Madman Entertainment/AV Channel .
R4 . COLOR . 125 mins .
G . PAL
A floating princess from the sky? What luck!?
Laputa: Castle in the Sky is the third of three Studio Ghibli titles released under Madman’s new ‘Studio Ghibli Collection’, last October. The other two titles have already been reviewed here at DVDnet, and include Kiki’s Delivery Service and Princess Mononoke. Previous to these three have been the Academy Award winning Spirited Away, and the emotionally charged war-drama Grave of the Fireflies. In April of 2005, three more Ghibli titles will be added to the collection, including the famous original Nausicaä of the Valley of the Wind. Madman have done an excellent job, as far, with these highly sought after anime classics.
We begin Laputa with a young girl, Sheeta, kept under tight control aboard an impressive airship soaring through the air. Unbeknownst to her, a number of pirates quickly board the ship, and begin a rigorous search for Sheeta and her tiny mystical necklace. Realising that these pink-pants wearing pirates are feverishly searching for her, Sheeta climbs out of the airship; only to accidentally fall far down to the ground.
Back on the land we meet Pazu; a young, hard-working kind of teenager that is clearly not afraid of a bit of adventure. His father, a famous adventurer, had once seen and then photographed a mythical floating island named Laputa. Naturally, after his father’s death, Pazu’s dreams and aspirations have fallen with discovering this ‘Castle in the Sky’ and proving his father right.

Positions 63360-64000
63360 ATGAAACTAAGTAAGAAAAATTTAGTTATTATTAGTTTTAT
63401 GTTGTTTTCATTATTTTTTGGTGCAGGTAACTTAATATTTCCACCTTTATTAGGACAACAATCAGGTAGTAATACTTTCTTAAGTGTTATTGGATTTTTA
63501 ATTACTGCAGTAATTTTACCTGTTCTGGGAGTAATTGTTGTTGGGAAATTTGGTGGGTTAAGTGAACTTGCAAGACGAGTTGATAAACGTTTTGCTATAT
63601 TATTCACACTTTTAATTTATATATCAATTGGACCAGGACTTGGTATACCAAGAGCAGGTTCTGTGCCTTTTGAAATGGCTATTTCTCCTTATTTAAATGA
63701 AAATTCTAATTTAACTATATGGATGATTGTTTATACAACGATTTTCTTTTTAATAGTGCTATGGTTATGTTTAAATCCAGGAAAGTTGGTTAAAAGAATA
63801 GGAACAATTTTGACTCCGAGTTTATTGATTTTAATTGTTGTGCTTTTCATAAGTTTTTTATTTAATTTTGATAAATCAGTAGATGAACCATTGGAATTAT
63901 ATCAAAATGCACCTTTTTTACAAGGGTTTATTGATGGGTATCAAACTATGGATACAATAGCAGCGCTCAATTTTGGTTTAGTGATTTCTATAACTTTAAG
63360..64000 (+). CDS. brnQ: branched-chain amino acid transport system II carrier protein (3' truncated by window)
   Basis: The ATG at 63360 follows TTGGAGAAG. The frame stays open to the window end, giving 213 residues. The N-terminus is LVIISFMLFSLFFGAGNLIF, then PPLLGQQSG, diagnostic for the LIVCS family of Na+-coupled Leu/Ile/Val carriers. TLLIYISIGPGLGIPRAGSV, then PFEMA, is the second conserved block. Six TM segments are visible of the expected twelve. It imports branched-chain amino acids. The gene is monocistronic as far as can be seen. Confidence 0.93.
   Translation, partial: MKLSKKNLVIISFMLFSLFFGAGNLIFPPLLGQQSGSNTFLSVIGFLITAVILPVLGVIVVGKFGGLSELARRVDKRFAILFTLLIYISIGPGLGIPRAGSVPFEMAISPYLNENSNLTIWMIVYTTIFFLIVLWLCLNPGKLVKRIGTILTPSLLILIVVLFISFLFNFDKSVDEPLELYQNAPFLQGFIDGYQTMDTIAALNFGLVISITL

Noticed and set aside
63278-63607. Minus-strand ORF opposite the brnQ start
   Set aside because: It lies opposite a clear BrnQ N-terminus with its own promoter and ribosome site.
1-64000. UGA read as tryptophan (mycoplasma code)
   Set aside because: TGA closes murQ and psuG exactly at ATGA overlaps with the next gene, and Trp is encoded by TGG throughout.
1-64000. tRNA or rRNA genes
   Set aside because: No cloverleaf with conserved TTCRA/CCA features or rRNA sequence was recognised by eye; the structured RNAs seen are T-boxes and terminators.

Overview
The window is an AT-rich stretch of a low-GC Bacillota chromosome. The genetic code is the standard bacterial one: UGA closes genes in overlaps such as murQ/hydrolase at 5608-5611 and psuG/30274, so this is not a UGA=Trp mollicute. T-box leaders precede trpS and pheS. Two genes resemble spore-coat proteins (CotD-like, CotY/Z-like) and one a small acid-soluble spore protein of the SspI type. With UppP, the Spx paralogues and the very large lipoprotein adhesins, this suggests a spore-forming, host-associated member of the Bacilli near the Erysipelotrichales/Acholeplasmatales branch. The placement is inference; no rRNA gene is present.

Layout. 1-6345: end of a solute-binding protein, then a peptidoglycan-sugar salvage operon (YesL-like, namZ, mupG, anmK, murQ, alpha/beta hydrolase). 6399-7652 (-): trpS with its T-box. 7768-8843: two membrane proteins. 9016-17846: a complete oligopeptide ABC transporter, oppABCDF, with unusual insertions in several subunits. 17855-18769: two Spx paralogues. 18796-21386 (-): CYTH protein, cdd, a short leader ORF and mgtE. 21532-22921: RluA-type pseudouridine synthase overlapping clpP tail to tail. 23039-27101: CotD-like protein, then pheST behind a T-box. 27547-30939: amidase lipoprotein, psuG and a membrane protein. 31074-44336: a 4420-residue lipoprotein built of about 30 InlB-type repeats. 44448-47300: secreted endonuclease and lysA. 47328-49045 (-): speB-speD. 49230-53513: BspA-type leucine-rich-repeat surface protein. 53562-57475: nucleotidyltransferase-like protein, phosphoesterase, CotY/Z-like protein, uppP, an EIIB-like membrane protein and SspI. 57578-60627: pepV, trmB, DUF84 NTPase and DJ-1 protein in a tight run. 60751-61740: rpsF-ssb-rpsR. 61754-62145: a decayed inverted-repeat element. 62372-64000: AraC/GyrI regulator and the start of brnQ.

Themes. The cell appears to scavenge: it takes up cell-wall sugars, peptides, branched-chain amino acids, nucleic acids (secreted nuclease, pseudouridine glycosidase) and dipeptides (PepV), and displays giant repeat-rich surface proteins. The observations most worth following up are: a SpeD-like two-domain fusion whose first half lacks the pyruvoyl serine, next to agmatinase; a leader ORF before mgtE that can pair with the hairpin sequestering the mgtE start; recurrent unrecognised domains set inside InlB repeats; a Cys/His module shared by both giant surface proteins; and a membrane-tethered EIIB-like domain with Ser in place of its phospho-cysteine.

However, in retrospect, this move probably wasn’t so advantageous on Pazu’s part. Now, the pink-pants wearing pirates, secret service and the military are searching for Sheeta, to recover her and her precious necklace – which will prove eventually show us the way to Laputa itself! For, indeed, Sheeta is a descendent of the royal family; rightful leader and princess of the Laputan island. But, unfortunate for her, Laputa is rumoured to contain vast treasures and power – something it seems everyone wants a piece of.
Smile! You're at Mr Smilies!
And from there the adventure begins! Pazu and Sheeta must stay safe while under the close watch of the secret service, and try to avoid the nasty pirates (who actually turn out to be quite nice) who are after some sweet sweet pirate booty.
Joe Hisaishi, Japanese composer, has now featured in all Miyazaki’s films – adding his touch of epic brilliance on every corner. His work in Laputa: Castle in the Sky is nothing short of epic, often providing the sweeping orchestral music we often relate to these fantasy adventures, but then often pulling back to an Apocalypse Now-esque retro theme that will kick in during sombre moments. This is one of his most diverse scores, which will certainly please those who take special consideration. It is somewhat interesting that no Western filmmakers have taken advantage of Hisaishi’s work, as he’s someone who could very easily become the next Jerry Goldsmith of film music.
An English dub was recorded in 2003, featuring a rather star-studded cast of voice actors including James Van Der Beek (Dawson’s Creek) and Anna Paquin (X-Men). Unfortunately this is a very average effort, for a number of different reasons. The voice actors seem far too unsuited the characters they’re voicing, Pazu looks to be around 13 years old but sounds about 25. There have been numerous and significant changes to the script, which detract from the overall ‘vibe’ of the film – making all the dialogue feel very forced. This English dub turns what was an interesting mystery into a melodramatic mess. The Japanese dub (which is the original dub from ’86) is far better.
The rooster of the future.